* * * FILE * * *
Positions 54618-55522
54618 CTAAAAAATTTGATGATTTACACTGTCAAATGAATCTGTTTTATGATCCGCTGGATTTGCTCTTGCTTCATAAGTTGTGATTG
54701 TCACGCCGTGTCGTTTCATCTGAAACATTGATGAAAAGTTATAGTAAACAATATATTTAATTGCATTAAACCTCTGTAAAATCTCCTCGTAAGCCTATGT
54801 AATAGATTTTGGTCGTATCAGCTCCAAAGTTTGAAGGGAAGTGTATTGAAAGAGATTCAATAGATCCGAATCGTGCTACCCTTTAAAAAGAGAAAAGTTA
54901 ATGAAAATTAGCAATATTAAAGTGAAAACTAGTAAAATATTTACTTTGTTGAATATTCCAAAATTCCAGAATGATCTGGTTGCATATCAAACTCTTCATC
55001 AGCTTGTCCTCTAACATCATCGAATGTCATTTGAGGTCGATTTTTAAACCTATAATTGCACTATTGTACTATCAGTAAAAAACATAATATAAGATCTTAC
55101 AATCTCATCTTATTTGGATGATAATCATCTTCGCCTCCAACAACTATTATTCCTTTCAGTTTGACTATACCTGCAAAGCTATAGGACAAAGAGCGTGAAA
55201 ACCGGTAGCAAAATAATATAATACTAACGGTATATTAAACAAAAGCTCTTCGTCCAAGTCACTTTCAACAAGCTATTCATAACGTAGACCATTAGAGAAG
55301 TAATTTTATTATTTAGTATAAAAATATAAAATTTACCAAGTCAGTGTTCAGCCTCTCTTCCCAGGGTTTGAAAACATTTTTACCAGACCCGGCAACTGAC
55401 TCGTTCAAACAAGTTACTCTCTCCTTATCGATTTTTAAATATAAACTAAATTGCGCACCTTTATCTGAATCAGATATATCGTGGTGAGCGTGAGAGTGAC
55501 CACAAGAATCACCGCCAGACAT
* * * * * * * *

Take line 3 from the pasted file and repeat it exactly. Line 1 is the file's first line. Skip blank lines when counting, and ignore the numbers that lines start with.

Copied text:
54701 TCACGCCGTGTCGTTTCATCTGAAACATTGATGAAAAGTTATAGTAAACAATATATTTAATTGCATTAAACCTCTGTAAAATCTCCTCGTAAGCCTATGT